The Music Box's #7 album for 2000
First Appeared at The Music Box, December 2000, Volume 7, #12
Written by John Metzger
After hearing many of Bob Weir's new songs during his 1999 Fall tour, it was clear that Ratdog would make statement once it got around to recording its debut. There was no question that the band had amassed a solid body of material worthy of official release. Still, it was impossible not to wonder whether these expectations would be met.
After all, the Grateful Dead had struggled, at times, in the studio, and for the most part, Weir's solo outings fell even further from the target. Since its release in 1972, his debut Ace long has been heralded as his best. It was a solid effort that occasionally managed to capture some of the magic of the Grateful Dead's live performances. Yet, it still fell a bit flat, and nothing since has really come close to topping it — until now.
Simply put: Evening Moods is the best solo record that Bob Weir has ever made. The real story, however, is that he damn near tops the Grateful Dead's own studio output as well. Granted, his former band's American Beauty and Workingman's Dead albums will never be beat. They're classics. But if you don't think Evening Moods surpasses the rest — and kindly remove any personal attachment you have to the actual songs and examine only the renditions that appear on these releases — you have to admit that, at the very least, it comes awfully close.
Bob Weir forever has stood in the shadow of Jerry Garcia — so much so that he's long been overlooked by critics and Deadheads alike. In addition, on his past solo efforts (with the exception of Ace), Weir often seemed to be running away from the Grateful Dead's sound. It was as if he was trying to make his own statement by deliberately shying away from that which was most familiar. As a result, these albums often seemed disjointed, and Weir just didn't seem comfortable.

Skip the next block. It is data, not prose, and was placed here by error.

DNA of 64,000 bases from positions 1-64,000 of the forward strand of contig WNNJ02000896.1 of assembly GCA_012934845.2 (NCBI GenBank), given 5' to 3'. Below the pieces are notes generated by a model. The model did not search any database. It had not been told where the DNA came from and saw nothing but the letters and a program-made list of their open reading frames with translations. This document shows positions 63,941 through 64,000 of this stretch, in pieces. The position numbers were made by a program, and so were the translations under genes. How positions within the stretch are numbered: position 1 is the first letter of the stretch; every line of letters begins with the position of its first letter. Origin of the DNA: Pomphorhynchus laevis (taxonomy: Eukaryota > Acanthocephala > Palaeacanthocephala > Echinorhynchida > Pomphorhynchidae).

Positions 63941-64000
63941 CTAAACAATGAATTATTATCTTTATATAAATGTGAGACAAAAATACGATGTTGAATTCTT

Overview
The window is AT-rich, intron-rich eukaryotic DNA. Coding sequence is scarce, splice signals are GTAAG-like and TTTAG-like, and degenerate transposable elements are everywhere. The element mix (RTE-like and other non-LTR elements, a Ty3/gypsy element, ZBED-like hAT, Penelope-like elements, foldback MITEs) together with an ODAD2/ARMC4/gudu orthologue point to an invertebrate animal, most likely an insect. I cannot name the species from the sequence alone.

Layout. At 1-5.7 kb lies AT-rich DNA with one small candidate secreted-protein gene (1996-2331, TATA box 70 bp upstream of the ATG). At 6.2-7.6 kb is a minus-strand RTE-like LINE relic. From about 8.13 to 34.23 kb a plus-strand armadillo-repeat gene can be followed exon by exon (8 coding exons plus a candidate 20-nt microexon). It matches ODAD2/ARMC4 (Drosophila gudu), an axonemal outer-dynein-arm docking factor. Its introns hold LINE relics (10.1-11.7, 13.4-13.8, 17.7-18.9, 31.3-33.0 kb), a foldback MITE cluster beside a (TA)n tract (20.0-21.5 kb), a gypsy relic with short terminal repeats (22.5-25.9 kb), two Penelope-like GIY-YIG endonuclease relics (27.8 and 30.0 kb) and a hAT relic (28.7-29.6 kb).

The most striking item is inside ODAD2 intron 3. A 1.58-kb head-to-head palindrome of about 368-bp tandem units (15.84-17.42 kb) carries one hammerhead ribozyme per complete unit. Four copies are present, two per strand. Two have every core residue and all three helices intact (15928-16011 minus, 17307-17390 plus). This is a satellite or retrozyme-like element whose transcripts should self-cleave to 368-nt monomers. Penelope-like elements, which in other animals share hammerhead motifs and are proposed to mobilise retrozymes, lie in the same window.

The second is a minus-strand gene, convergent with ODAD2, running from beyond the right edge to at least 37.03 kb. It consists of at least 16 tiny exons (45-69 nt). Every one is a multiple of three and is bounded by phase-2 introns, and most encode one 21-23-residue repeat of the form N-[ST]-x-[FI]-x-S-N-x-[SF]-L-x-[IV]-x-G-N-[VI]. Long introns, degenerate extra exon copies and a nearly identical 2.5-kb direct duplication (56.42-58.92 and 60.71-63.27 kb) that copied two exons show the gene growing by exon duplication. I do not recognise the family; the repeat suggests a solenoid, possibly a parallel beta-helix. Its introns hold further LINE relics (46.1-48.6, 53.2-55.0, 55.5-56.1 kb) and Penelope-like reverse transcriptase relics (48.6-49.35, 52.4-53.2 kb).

On Evening Moods, however, Weir finally finds his voice and comes into his own. This is his band. These are his songs. And with the exception of Corrina, the Grateful Dead machine had nothing to do with their formation. Perhaps that is why Weir has finally turned to his experiences with the Dead to shape and color the material on this recent effort. In fact, most Deadheads will find themselves quite at home with many of the tracks on Evening Moods. Bury Me Standing bears a passing resemblance to West L.A. Fadeaway; Ashes and Glass is a worthy sequel to Throwing Stones and contains an introduction that sounds like a segment from Dark Star; and the jam that winds its way out of October Queen could easily be labeled as The Other One. In addition, on several occasions, the songs are linked together, in true Grateful Dead fashion, with musical interludes that stretch the tracks to their limits.
Yet, it's not accurate to simply paint Evening Moods as a Grateful Dead album. October Queen begins by conveying an old-time blues ambience much like Weir's duet work with bassist Rob Wasserman; Ratdog fits Odessa with a rambunctious horn section straight from the Rolling Stones' Sticky Fingers era; and Jeff Chimenti's piano embellishments on Welcome to the World draw from Nicky Hopkins' work with the Stones. More importantly, Weir brings his own sense of style and purpose to this release in a way that has never really been captured in the studio. Each of these songs is a signature Bob Weir selection — molded to fit his musical vision in an honest and relaxed fashion. Consequently, Evening Moods' 74-minute duration glides by effortlessly, and it's an album that both avid and casual Deadheads ought to celebrate.
Evening Moods is available from Barnes & Noble.
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1 Star: Pitiful
2 Stars: Listenable
3 Stars: Respectable
4 Stars: Excellent
5 Stars: Can't Live Without It!!
Copyright © 2000 The Music Box